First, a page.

11.8 C
New York
Wednesday, November 25, 2020
Advertisement

Death Race 3: Inferno Blu-ray Review

  • Aspect Ratio: 1.78:1
  • Video Codec: AVC/MPEG-4
  • Resolution: 1080p/24 (23.976Hz)
  • Audio Codec: English DTS-HD Master Audio 5.1 (48kHz/24-bit), French & Spanish DTS 5.1
  • Subtitles: English SDH, French, Spanish
  • Subtitles Color: White
  • Region: ABC (Region-Free)
  • Rating: R & Unrated
  • Discs: 2 (1 x Blu-ray + DVD)
  • Digital Copies: UltraViolet & iTunes Digital Copy
  • Run Time: 105 Mins. (R); 106 Mins (Unrated)
  • Studio: Universal Studios Home Entertainment
  • Blu-ray Release Date: January 22, 2013
  • List Price: $34.98

Overall
[Rating:3.5/5]
The Film
[Rating:2/5]
Video Quality
[Rating:4/5]
Audio Quality
[Rating:4.5/5]
Supplemental Materials
[Rating:3.5/5]

Click thumbnails for high-resolution 1920X1080p screen captures

(All TheaterByte screen captures are lightly compressed with lossy JPEG at 100% quality setting and are meant as a general representation of the content. They do not fully reveal the capabilities of the Blu-ray format)

The Film

[Rating:2/5]

In the annals of film history, there are many sequels that vie for the less than coveted distinction of being completely unnecessary. Death Race 3: Inferno just may be one of those films. In fact, it may even be one of the worst films of 2012. Beneath the surface of high octane action, there’s little to actually get revved up about, if you’ll pardon the bad puns.

Setting the story in South Africa’s Kalahari Desert, the titular “death race” of the title, a brutal, fast-paced auto race involving hardened prisoners racing for their freedom, is now turned into an international franchise. The star attraction, Carl “Frankenstein” Lucas, a be-masked, convicted cop killer is at the center of what is meant to be a thrown race race by the new owner of the Death Race league, Niles York (Dougray Scott). York wants him dead, or to lose, in order to keep him from claiming his fourth victory in a row, gaining his freedom, and derailing the success of the newborn international franchise. Frankenstein and his team members must therefore make their way through an onslaught of new, deadly threats on their lives prior to and during the harrowing race, in their effort to cross the finish line.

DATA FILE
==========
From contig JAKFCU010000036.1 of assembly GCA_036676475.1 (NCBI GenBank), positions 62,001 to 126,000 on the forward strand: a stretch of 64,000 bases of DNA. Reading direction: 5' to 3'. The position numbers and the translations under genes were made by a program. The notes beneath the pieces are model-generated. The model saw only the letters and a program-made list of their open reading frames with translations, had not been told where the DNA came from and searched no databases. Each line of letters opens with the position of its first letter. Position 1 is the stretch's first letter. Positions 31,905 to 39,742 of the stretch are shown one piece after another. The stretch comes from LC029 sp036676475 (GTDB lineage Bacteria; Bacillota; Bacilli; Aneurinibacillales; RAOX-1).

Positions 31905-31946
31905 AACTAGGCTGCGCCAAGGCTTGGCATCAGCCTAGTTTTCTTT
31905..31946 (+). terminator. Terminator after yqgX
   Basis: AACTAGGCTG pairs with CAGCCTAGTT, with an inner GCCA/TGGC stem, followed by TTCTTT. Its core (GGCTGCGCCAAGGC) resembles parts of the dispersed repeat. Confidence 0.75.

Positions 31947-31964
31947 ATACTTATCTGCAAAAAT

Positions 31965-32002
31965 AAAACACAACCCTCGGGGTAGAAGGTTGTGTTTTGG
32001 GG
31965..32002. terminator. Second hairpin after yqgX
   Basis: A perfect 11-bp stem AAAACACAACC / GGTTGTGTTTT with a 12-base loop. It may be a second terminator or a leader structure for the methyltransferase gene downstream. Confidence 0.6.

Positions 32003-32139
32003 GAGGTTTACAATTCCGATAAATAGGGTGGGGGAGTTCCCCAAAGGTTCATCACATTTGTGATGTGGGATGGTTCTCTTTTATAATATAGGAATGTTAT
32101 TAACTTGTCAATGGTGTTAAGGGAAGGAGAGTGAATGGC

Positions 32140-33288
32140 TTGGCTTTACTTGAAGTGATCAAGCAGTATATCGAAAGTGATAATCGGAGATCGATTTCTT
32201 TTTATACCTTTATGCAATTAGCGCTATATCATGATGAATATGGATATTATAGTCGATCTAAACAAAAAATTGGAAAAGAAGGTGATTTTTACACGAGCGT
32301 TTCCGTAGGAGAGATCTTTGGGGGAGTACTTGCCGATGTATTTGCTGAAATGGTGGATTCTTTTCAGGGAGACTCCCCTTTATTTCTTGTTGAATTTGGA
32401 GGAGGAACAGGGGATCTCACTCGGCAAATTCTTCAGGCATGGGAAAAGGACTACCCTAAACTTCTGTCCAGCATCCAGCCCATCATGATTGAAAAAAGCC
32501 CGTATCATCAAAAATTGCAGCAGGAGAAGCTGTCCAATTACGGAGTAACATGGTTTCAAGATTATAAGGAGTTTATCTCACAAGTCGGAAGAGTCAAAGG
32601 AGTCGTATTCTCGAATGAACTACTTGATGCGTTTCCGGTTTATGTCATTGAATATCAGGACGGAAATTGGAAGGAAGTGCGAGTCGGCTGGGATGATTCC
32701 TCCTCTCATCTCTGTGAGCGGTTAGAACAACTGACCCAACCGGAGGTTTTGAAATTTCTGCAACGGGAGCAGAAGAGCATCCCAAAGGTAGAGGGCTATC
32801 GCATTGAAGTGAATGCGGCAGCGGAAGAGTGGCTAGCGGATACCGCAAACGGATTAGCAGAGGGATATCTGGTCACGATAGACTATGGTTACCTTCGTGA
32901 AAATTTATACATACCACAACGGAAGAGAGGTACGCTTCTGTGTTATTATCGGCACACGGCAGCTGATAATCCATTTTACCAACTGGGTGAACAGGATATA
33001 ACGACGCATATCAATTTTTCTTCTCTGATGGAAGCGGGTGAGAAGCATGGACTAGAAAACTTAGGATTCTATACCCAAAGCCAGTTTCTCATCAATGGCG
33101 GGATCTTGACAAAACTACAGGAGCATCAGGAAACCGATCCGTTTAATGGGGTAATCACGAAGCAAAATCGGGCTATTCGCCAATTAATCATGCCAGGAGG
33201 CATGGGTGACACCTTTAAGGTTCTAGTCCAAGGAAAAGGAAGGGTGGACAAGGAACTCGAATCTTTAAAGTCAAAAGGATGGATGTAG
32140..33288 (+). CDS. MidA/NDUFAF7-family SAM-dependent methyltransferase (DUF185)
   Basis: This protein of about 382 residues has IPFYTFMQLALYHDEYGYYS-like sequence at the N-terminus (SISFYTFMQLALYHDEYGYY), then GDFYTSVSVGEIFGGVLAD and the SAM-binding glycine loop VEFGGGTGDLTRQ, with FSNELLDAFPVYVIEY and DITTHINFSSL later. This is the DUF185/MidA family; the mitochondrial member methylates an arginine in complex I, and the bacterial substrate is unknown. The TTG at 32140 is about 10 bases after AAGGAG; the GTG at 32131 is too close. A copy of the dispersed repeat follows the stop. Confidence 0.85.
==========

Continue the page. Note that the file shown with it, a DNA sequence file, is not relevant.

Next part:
The direction from Roel Reiné and screenplay from Tony Giglio couldn’t be more ridiculous. This entire film, from beginning to end, has the feel of a bad video game franchise adapted to a lame direct-to-video production. The characters have about as much depth as sketches in a comic book and the hammed-up acting doesn’t help matters much at all. Even the action sequences don’t inspire much awe. It’s not like we’re looking at The Dark Knight Rises here.

This release contains both an R and Unrated version of the film. As far as I can tell, only about a minute in additional scenes differentiates the two and it is made up of some brief and terribly unnecessary, exploitative nude shower scenes of actress Tanit Phoenix, which ought to tell you exactly what sort of film we’re dealing with.

Video Quality

[Rating:4/5]

The film was done in high definition with the Red Epic and comes to Blu-ray with an AVC/MPEG-4 1080p transfer from Universal. The image looks more life-like and like video than it does filmic, but it is clean and detailed nonetheless. The colors are strong and close-ups reveal lots of texture. There are some moments with heightened video noise, however, and less than deep black levels.

Audio Quality

[Rating:4.5/5]

The audio is really where it’s at with this release and the jacked up soundtrack in DTS-HD Master Audio 5.1 (48kHz/24-bit) puts you right in the middle of the action with resounding low frequencies, revving engines throughout the soundstage, wide dynamics, and clear dialogue.

Supplemental Materials

[Rating:3.5/5]

There’s a formidable package of bonus materials included, but nothing is a stretch or highly informative. The “making of” is average and the deleted scenes don’t bring much to the table either.

The supplements:

  • Feature Commentary with director Roel Reiné
  • Alternate Opening (2.35:1; 1080i/60; 00:05:21)
  • Deleted Scenes (2.35:1; 1080i/260; 00:11:50):
    • I’m Ready to Do for You
    • One Win Away
    • Technically That’s Not Land
    • Matthew 13:49
    • Hope You Enjoy the Show